interior art from Shazam! v.1 #2 (April 1973), written by Dennis O’Neil, art by C.C. Beck  

In 1778, Peter Chester, Governor of the colony of West Florida appointed John Lorimer as Botanist of West Florida.

Lorimer was a land speculator and surgeon for the British army during both the French and Indian War and Revolutionary War.
At the time of his appointment the territory of West Florida, last between the Mississippi and Apalachicola Rivers, was controlled by the British. By 1783 Florida passed to Spanish Control. The history of Florida - East and West, as well as the entire colony - is fascinating and much too complicated to enter into in any great detail here.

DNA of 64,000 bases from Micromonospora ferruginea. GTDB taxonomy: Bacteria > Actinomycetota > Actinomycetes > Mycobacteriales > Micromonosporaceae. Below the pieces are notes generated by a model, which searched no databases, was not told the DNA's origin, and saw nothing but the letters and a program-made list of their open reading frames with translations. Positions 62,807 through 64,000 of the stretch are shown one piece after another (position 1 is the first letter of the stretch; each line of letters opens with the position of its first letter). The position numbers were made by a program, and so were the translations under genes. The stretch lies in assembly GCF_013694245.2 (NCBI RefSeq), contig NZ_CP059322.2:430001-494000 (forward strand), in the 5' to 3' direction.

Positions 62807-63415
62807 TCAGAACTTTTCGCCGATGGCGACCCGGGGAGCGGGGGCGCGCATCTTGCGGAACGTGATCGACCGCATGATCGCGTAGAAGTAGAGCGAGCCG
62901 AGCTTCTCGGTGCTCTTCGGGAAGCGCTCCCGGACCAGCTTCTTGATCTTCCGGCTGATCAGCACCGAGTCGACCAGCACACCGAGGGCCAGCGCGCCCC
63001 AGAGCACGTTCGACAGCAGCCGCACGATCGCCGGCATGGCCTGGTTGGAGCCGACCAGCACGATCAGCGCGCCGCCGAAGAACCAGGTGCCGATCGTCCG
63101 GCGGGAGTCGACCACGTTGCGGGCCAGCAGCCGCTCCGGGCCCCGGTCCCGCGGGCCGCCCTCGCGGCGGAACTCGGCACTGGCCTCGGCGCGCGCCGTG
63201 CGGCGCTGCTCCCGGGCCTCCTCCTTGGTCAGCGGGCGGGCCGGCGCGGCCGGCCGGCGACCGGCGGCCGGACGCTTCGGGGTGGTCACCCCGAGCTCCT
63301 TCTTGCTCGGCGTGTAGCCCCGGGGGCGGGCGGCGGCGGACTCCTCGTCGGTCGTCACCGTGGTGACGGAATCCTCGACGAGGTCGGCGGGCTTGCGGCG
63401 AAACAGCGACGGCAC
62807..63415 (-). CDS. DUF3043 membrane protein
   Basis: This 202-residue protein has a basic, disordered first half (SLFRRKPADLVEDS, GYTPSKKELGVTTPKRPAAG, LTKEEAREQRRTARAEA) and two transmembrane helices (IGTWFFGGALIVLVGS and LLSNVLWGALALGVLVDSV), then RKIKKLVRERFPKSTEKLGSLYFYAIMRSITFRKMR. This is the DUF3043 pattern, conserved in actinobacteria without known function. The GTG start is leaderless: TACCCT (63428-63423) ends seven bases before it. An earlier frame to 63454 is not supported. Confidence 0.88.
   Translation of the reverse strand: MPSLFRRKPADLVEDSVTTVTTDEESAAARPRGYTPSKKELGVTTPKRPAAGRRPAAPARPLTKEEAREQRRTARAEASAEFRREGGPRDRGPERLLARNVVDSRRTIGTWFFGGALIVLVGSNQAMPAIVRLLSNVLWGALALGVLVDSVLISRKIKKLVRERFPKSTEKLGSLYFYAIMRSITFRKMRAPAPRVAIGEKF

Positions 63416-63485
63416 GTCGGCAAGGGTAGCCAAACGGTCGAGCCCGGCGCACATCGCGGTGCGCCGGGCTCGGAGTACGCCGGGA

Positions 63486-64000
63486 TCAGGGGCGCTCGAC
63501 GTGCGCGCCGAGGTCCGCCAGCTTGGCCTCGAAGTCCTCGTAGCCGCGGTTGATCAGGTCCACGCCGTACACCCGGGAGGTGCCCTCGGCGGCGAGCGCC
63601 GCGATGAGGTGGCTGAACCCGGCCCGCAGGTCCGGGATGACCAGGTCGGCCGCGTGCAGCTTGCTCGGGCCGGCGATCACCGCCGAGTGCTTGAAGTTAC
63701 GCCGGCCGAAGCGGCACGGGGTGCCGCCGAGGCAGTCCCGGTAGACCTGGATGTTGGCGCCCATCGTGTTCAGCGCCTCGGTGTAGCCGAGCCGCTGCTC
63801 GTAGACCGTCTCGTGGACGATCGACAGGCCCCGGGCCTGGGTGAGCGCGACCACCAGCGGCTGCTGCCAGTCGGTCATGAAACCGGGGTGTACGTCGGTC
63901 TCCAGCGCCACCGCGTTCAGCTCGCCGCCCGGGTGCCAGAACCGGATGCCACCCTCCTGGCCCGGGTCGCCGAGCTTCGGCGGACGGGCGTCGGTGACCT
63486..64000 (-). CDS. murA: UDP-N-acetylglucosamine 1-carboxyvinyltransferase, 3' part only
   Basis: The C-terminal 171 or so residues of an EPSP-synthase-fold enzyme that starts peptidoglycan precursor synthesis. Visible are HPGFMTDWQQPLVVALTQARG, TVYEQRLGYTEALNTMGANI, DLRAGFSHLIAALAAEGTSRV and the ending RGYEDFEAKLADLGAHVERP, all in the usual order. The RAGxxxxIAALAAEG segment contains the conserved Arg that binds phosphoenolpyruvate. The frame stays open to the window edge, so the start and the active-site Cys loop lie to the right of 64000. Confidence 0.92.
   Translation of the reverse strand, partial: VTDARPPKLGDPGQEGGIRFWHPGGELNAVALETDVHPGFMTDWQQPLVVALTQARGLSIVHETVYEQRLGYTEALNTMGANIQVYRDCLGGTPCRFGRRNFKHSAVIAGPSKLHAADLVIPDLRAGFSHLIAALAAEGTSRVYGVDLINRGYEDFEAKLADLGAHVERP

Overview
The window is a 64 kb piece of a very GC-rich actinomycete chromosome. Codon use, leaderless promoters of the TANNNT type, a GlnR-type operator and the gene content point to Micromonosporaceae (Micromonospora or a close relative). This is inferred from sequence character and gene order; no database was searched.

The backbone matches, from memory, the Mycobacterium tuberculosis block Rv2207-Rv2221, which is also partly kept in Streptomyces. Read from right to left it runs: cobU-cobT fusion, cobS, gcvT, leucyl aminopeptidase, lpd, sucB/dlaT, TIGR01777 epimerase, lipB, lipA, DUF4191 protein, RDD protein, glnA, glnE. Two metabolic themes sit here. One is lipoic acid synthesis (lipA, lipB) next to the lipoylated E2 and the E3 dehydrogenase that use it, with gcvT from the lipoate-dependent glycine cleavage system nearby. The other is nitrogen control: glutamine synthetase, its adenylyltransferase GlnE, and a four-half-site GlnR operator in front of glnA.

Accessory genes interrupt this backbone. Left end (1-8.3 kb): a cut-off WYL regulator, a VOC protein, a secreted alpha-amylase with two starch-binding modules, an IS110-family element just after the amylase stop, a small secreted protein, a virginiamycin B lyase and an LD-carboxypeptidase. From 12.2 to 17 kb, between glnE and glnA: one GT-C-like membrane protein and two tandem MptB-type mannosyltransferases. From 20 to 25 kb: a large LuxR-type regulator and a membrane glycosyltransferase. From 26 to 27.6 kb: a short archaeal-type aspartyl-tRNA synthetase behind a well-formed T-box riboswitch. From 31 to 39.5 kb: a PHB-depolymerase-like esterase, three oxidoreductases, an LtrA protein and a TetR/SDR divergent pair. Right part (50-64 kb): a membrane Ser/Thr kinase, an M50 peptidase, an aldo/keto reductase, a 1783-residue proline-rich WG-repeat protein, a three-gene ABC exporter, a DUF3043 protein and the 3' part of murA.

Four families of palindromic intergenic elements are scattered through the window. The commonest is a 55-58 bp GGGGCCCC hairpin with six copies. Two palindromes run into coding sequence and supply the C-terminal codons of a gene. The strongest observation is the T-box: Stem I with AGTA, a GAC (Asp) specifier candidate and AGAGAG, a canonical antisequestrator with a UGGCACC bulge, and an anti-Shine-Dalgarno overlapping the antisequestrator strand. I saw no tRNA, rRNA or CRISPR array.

#manuscriptmonday #specialcollections #librariesofinstagram #botany #botanist #westflorida http://ift.tt/2gd8PpJ

Head on over to Words Dance to pick up your very own copy of “Our Bodies and Other Fine Machines” by Natalie Wee! 📖What an absolute honor to have been the first to #publish a version of one of the #poems in this stunningly beautiful #collection. #poets #poetry #writers #writersofinstagram #poetsofinstagram #books #poetrycommunity

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6

ENEMIES OF BOOKS: WATER AND MOLD DAMAGE

Images 1-2

Aristotelis Stagiritae Peripateticorum Principus…
By Aristotle
Printed in Venice In officina Lucaeantonii Iuntae, 1535